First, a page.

Who Is the Greatest?
(Matthew 18.1-5; Mark 9.33-37)
46 Jesus' disciples were arguing about which one of them was the greatest. 47Jesus knew what they were thinking, and he had a child stand there beside him. 48 Then he said to his disciples, “When you welcome even a child because of me, you welcome me. And when you welcome me, you welcome the one who sent me. Whichever one of you is the most humble is the greatest.”
For or against Jesus
49John said, “Master, we saw a man using your name to force demons out of people. But we told him to stop, because he isn't one of us.”
50“Don't stop him!” Jesus said. “Anyone who isn't against you is for you.”
This short passage starts with an argument. Jesus has just finished telling his followers that he’s about to be handed over to his enemies. The fact that the disciples don’t have a clue what Jesus is getting at shows how far they really are from being his right-hand men. Yet here they are, squabbling over which of them is the best.
Jesus’ response remains as challenging today as it must have sounded to the disciples: the key to greatness is humility. To make his lesson clear, Jesus has a young child stand next to him. Imagine the contrast in their eyes – a tiny person, probably with a runny nose and dirty face and absolutely nothing to offer, and next to the child, Jesus, the wonder working Messiah and rightful King of Israel. Imagine their shock in hearing that to welcome and care for this child is the same as serving Jesus.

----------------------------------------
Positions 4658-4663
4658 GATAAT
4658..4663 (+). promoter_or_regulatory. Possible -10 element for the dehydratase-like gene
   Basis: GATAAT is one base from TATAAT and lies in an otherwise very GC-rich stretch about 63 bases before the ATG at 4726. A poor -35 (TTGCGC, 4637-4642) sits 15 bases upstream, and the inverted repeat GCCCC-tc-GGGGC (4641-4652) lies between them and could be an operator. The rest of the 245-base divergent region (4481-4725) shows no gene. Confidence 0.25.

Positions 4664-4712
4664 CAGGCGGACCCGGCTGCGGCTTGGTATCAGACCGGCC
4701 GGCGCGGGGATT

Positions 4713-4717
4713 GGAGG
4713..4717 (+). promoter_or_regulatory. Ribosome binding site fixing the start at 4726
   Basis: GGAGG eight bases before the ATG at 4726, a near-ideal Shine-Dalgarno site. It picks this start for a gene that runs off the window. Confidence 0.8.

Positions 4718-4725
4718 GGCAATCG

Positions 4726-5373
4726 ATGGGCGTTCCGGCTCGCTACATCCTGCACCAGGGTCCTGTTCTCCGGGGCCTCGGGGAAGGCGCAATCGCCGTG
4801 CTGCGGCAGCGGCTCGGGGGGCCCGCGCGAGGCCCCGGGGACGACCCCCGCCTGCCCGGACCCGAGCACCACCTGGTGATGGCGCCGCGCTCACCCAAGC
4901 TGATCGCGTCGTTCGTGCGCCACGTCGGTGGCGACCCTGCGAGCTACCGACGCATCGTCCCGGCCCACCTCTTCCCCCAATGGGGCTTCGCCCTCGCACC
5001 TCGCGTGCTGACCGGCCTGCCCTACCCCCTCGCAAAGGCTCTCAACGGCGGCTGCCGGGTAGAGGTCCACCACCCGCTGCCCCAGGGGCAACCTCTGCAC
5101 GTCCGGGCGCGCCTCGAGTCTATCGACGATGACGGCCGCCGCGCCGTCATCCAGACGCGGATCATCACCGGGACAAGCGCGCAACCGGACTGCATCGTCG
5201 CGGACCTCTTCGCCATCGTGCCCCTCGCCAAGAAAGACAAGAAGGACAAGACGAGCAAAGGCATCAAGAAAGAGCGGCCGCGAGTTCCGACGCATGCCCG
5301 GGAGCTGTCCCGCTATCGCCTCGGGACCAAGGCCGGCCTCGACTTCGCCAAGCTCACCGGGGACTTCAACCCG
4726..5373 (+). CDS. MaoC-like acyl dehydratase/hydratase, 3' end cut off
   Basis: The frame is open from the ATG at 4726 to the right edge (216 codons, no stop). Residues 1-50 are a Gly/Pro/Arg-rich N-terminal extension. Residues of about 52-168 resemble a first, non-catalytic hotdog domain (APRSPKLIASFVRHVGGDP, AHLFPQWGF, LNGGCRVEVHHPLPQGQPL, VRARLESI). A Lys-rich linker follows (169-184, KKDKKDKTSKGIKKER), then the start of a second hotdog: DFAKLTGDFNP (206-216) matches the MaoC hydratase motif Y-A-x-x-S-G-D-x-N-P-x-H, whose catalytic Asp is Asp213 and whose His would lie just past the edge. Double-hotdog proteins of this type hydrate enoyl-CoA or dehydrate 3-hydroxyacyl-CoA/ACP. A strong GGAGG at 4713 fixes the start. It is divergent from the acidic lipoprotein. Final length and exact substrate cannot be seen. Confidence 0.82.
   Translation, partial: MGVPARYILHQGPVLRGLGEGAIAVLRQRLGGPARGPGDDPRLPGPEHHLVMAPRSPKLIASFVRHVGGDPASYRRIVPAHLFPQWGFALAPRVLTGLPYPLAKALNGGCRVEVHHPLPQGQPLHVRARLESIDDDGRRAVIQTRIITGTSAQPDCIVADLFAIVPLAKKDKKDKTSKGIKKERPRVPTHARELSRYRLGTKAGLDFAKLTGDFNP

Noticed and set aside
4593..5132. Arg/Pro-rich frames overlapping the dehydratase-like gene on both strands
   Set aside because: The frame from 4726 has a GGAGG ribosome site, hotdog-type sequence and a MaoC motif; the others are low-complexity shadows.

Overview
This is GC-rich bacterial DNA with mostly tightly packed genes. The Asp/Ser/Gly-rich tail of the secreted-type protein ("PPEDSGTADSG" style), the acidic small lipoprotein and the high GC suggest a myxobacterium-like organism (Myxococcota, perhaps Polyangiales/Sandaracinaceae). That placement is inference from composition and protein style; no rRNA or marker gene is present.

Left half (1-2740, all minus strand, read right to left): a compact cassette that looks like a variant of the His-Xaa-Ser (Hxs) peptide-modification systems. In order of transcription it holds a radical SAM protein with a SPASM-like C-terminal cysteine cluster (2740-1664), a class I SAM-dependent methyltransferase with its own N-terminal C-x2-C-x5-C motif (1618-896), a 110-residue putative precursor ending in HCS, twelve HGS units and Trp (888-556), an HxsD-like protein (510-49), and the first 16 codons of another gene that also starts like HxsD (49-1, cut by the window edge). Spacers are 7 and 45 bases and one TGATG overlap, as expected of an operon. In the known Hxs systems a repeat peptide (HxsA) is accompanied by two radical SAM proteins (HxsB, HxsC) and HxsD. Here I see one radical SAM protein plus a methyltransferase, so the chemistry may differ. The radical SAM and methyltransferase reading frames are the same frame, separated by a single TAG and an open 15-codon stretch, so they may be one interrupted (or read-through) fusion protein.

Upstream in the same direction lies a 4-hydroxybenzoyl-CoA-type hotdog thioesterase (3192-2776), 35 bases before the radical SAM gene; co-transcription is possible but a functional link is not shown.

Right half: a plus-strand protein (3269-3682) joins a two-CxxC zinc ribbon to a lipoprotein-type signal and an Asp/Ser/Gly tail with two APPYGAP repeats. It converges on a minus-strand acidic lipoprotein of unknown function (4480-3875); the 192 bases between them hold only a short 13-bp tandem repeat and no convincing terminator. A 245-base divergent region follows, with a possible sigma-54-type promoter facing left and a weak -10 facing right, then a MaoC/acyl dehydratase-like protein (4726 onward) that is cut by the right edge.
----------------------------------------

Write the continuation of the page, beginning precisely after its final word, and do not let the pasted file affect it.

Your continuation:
Jesus continues his lesson on humility as he responds to John. John is upset about people who aren’t “one of them,” healing in Jesus’ name. Let it go, Jesus tells the disciples. You don’t need to be in on everything, or in control of everyone.
The lesson here is that real humility is two-dimensional – it involves valuing two kinds of people. Who are the “little children” around us? The ones with little to offer, who may seem insignificant and even inconvenient? Jesus invites us to serve and honour these people. And who are the “miracle-workers” among us? The ones who are doing great things in the name of Jesus? Jesus invites us to step back, to allow them to shine. To be great in God’s kingdom, we need to care for others more than ourselves – from the least to the greatest.
Heavenly Father, your Son was the humble King. It’s not easy to value others above myself. My pride and jealousy can get in the way. Help me to respond to everyone as I would respond to you, so they can see you in me. Amen.